Case Study – Corporate Professional

Vishal: Senior Executive earning Rs. 40 lakh a year
Amrita: Marketing consultant earning Rs. 25 lakh a year – not fulltime in nature
Daughter Nidhi: 8 years old

Existing assets

  • Own house: Rs. 80 lakh in market value; loan outstanding of Rs. 40 lakh against it with an EMI of Rs. 55,000 per month – entirely in Vishal’s name owing to the salaried job.
  • Plot of land purchased from Amrita’s savings in joint name: Cost value Rs. 7 lakh, worth Rs. 11 lakh now
  • Public Provident Fund (PPF): Rs. 8 lakh in Vishal’s name, Rs. 9 lakh in Amrita’s name and Rs. 3 lakh in Nidhi’s name
  • Employee Provident Fund (EPF): Rs. 7 lakh in Vishal’s name
  • Fixed Deposits (FDs): Rs. 15 lakh held jointly earning 8%
  • Insurance
    • Rs. 20 lakh for Vishal through a combination of policies and another Rs. 60 lakh from his employer
    • Rs. 35 lakh for Amrita.
    • Surrender value of insurance policies: Rs. 12 lakh across Vishal and Amrita. Payout of Rs. 40 lakh expected in 10 years’ time; annual insurance linked investments are Rs. 1 lakh.
  • Health cover as provided by Vishal’s employer – Rs. 3 lakh floating cover for the family
  • Equity holdings
    • Mutual funds: Rs. 4 lakh, not actively managed – total of 13 schemes including some NFOs and closed ended schemes
    • Equity stocks: Amrita’s demat has stocks worth Rs. 3 lakh which she manages semiactively (12 stocks)
  • Other investments:
    • A real estate fund they bought in joint name two years back – at cost value of Rs. 10 lakh
  • Current bank balance is Rs. 7 lakh – not invested anywhere owing to lack of suitable opportunities.


  • Related to Nidhi – education in 10 years from now at Rs. 20 lakh in today’s rupees; higher education in 14 years from now at Rs. 40 lakh in today’s rupees; marriage in 17 years from now at Rs. 30 lakh in today’s rupees and finally a gift of Rs. 50 lakh (if possible) in 18 years from now
  • Amrita is thinking of bolstering her consulting practice by hiring a couple of associates and taking up a fulltime office. This would entail a spend of Rs. 8 lakh over the period of a year
  • Vishal and Amrita are thinking of buying a new car for Rs. 11 lakh. They are thinking about taking a loan for the same.
  • Vishal has been using his bonus to retire the home loan which had become quite costly in last year. He plans to do the same this year as well. The estimated bonus amount is Rs. 8 lakh.

Portfolio view and shuffle - Investment portfolio

  • Total real estate: Rs. 21 lakh
  • Equity: Rs. 11 lakh (including Rs. 4 lakh from insurance surrender value)
  • Debt: Rs. 50 lakh (including Rs. 8 lakh from insurance surrender value)
  • Cash: Rs. 7 lakh
  • Total: Rs. 89 lakh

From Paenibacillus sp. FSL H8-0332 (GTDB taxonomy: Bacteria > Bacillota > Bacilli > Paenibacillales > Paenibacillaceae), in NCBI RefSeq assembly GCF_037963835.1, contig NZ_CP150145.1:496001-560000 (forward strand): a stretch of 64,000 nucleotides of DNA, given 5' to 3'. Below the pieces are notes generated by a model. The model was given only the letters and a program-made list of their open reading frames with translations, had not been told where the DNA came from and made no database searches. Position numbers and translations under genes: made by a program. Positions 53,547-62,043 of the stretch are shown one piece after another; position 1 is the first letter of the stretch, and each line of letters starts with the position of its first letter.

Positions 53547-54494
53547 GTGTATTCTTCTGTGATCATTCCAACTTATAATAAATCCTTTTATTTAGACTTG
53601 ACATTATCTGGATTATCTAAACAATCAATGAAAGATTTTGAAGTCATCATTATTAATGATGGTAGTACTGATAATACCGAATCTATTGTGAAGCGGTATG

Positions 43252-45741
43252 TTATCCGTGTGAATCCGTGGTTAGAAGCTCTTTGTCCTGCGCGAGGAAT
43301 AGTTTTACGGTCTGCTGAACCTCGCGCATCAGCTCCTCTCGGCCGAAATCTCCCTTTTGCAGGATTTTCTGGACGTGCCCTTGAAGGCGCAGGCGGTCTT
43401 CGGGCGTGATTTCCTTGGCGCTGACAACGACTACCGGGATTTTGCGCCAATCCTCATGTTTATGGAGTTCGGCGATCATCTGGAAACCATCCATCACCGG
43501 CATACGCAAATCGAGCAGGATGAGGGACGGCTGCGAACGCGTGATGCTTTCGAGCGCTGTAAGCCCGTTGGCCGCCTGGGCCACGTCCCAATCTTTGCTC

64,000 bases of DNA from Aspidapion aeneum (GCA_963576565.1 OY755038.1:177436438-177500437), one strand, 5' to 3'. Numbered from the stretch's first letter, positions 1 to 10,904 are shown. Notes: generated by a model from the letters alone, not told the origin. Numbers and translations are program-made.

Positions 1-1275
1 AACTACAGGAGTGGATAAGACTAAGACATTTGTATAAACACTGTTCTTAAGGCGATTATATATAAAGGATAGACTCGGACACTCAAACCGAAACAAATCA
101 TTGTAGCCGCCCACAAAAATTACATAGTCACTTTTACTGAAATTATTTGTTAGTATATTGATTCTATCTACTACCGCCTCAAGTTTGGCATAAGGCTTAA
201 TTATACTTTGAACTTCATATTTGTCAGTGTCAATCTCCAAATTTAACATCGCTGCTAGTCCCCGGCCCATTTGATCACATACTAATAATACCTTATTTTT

Following observations/recommendations emerge

  • The portfolio is quite skewed towards debt – owing to the investments in PPF, EPF, insurance policies and FDs. Of these only the FDs are semi-liquid and the insurance policies can be altered with some costs. The others are unalterable.
  • Hence we suggest that the Fixed Deposits be invested in other assets such as equity and alternate investments.
  • The cash balance is sufficient but should be redirected into liquid funds to maximize the returns from cash holdings without sacrificing liquidity
  • The real estate allocation is sufficient. It need not be altered. The alternative assets can be chosen from Private Equity (PE) funds, commodities or international investments.
  • Within the equity allocation, mutual funds portfolio should be evaluated and restructured as needed. The equity stock portfolio can remain as it is currently – though it can be managed more actively
  • Some of the incremental equity allocation can be done through structured products which will ensure protection from near term downside

Risk management observations

  • Vishal’s total cover is barely adequate. Also it is subject to his continued employment with the present employer (or the new employer providing similar cover). Vishal should take Rs. 50 lakh of term insurance
  • Amrita’s life cover is sufficient.
  • The family should take additional medical insurance to build the policy history – irrespective of the employer. The family should also add critical illness cover since it is missing in the current set-up
  • The family should insure their home and belongings.
  • Amrita can think about professional indemnity cover depending on her client profile


  • Vishal and Amrita need to start keeping aside Rs. 25,000 for their daughter’s education and marriage. They should use two different policies for education and marriage and invest the same in child plans with moderate risk profile
  • For the Nidhi gift fund, they can invest Rs. 10,000/- in equity linked child plan with aggressive risk profile.
  • Amrita’s business venture can be comfortably financed by the savings currently with the family. However a careful business planning and cashflow based evaluation is called for to justify the investment in light of its payoffs
  • The car can be purchased as well. However, it would not make sense to retire a low cost loan (home loan) and take on a high cost loan (car loan). Hence the bonus should be used for the down payment of the car rather than home loan retirement. While thinking about prepayment in future, the car loan should take precedence since it is higher cost and one without tax benefits.
  • In general the risk taking ability of the family is moderate to high. They need not retire their home loan that aggressively. Instead they can use the funds to build long term assets – with at least 10% rate of return in neutral markets.
Karvy Private Wealth is a division of Karvy Stock Broking Limited having SEBI registration No : INZ000172733; NSDL and CDSL – SEBI Registration No: IN-DP-175-2015; PMS Registration No.: INP000001512.
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